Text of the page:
Appellant brings the instant appeal from his conviction of robbery. We affirm.
Two of appellant's three enumerations of error concern allegedly prejudicial "show up" and in-court identification procedures used by the state in this case. The third enumeration cites as error the trial court's denial of appellant's motion for a continuance to obtain the transcript of his preliminary hearing.
Even assuming that appellant's contentions would have otherwise been meritorious, we find that the effects of any such procedural irregularities have been nullified in this case. Appellant gave the following testimony at trial:
"A. When I walked into the shop I hand the lady a note. The note read that this was a robbery. Q. When you say the lady, who do you mean? A. Mrs. Holland [the prosecution's chief witness], I believe that's her name. Q. The lady sitting back here that testified earlier? A. Yes. Q. Okay. Go on. A. She said that she didn't have a weapon and she proceeded to open the cash register and to put money in a bag. Someone came into the shop during this time and I remember telling her to take care of her customers, which she did. They left out and -- and she asked me what to do next and I told her to follow the directions on the note . . ."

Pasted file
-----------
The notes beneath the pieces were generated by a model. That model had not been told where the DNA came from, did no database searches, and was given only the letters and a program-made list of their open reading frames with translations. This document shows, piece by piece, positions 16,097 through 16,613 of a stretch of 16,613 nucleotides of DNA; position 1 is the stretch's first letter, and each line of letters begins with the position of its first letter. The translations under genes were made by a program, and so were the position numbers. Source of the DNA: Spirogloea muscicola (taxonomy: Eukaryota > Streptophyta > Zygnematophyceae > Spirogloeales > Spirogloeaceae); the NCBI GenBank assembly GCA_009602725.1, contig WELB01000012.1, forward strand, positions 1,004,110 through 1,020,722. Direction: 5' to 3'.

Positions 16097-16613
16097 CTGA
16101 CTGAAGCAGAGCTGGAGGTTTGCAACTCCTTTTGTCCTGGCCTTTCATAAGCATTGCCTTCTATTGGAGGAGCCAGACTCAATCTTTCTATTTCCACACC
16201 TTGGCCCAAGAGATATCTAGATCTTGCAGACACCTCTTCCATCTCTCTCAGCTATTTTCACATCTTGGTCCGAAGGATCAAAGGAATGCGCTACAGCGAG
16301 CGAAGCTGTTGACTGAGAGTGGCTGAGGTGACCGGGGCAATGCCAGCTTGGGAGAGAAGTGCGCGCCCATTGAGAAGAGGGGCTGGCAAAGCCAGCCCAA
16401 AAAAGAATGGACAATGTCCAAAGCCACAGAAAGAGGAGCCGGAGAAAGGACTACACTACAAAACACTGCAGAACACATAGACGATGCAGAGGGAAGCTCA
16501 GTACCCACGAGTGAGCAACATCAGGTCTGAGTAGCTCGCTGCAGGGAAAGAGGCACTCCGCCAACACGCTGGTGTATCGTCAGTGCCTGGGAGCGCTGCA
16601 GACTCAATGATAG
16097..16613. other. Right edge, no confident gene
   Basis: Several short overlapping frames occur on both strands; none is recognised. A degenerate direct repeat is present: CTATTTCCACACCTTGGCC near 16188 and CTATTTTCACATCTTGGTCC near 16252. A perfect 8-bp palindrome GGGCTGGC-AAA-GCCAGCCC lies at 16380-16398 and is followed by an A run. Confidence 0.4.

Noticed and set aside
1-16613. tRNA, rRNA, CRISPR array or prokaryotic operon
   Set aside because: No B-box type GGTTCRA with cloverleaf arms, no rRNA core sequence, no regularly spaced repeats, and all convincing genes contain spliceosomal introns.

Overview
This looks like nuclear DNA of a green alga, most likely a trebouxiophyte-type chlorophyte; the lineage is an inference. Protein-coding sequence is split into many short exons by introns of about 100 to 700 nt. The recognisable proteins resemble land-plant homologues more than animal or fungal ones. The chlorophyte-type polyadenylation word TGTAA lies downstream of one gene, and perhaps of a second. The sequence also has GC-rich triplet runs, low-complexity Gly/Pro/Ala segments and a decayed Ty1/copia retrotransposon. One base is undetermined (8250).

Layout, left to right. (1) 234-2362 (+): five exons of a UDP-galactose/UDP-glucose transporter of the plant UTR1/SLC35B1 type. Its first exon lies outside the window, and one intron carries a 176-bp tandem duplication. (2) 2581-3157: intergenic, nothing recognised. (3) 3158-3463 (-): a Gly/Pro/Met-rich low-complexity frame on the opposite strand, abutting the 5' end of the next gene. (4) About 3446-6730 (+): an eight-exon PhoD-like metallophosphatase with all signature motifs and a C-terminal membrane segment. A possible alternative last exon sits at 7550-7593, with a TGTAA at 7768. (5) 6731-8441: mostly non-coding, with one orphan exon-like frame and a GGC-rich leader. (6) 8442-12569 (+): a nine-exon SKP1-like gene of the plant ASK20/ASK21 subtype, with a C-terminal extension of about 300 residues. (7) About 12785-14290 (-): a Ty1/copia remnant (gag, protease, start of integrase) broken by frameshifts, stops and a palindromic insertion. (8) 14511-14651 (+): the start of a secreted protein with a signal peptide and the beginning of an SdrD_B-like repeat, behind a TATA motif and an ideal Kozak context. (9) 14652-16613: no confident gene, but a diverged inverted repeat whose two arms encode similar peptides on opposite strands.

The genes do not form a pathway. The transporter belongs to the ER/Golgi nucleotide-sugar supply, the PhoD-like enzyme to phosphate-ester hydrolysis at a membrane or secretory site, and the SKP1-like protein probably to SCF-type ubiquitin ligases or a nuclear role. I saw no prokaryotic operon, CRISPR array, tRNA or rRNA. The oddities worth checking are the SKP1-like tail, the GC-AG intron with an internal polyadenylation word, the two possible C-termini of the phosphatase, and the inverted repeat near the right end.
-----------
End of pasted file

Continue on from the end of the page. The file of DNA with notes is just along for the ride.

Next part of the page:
In light of appellant's own testimony in the instant case, we hold that the judgment of the trial court must be affirmed. "If the jury reached the only result that was legally possible in the case, the judgment of the trial judge will not be reversed merely for the purpose of allowing the case to be heard again, in order that the same result may be more technically reached." Williams v. State, 15 Ga. App. 311 (82 SE 817)
. Accord, Smith v. State, 150 Ga. App. 498 (258 SE2d 167)
; Robertson v. State, 95 Ga. App. 445
, 447 (98 SE2d 199
). Even assuming the validity of appellant's contentions, the fact that appellant admitted his participation in the crime for which he was tried renders the errors enumerated in his appeal harmless.
David S. Beals, for appellant.